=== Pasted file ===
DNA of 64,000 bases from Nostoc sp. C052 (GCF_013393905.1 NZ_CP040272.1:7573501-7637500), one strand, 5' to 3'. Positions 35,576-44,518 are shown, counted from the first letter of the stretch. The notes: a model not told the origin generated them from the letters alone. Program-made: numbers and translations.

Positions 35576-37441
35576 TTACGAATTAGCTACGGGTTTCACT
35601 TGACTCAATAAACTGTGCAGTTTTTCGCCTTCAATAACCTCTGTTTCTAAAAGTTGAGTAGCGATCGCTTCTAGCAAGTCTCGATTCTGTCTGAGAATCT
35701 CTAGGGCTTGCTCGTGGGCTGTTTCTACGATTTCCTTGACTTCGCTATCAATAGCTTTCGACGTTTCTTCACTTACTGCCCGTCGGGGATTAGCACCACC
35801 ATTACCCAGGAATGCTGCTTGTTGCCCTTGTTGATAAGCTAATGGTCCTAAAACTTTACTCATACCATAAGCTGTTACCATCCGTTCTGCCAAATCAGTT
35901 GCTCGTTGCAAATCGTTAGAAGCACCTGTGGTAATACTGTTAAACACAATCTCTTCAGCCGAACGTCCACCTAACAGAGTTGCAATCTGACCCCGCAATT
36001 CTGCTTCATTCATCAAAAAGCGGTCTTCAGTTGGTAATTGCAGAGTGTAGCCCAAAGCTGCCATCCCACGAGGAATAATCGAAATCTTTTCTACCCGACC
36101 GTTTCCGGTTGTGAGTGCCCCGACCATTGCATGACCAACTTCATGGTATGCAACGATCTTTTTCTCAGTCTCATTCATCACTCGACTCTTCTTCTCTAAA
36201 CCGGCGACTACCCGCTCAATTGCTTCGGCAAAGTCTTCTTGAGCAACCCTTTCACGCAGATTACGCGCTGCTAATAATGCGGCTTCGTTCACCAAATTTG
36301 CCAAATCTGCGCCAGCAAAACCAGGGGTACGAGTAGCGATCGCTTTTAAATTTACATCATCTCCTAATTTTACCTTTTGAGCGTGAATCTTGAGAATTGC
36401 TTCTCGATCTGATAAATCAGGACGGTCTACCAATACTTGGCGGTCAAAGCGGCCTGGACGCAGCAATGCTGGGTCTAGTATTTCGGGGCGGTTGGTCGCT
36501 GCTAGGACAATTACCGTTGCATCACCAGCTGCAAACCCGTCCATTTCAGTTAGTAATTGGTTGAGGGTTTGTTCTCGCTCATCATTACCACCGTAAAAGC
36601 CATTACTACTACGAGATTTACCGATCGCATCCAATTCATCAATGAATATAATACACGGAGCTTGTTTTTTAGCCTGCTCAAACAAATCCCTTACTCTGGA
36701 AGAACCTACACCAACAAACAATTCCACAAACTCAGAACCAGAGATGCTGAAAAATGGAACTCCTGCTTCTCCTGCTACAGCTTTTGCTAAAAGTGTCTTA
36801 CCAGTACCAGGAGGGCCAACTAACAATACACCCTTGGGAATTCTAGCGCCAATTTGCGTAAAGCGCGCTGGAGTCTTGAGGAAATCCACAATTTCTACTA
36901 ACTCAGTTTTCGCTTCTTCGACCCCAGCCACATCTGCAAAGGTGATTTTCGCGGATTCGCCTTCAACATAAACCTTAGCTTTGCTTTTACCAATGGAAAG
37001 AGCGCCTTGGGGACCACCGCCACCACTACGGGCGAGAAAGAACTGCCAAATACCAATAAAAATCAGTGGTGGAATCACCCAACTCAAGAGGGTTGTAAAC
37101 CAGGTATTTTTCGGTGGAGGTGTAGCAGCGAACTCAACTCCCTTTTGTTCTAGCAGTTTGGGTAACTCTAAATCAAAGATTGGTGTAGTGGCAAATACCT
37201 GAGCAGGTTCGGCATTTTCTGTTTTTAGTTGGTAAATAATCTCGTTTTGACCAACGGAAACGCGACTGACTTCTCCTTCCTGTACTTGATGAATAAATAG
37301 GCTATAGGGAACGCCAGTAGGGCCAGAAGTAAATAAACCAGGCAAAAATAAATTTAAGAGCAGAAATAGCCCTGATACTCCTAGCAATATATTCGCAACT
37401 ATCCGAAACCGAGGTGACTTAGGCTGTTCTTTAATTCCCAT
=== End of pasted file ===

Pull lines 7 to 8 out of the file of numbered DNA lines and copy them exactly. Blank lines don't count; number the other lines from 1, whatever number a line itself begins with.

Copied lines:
35901 GCTCGTTGCAAATCGTTAGAAGCACCTGTGGTAATACTGTTAAACACAATCTCTTCAGCCGAACGTCCACCTAACAGAGTTGCAATCTGACCCCGCAATT
36001 CTGCTTCATTCATCAAAAAGCGGTCTTCAGTTGGTAATTGCAGAGTGTAGCCCAAAGCTGCCATCCCACGAGGAATAATCGAAATCTTTTCTACCCGACC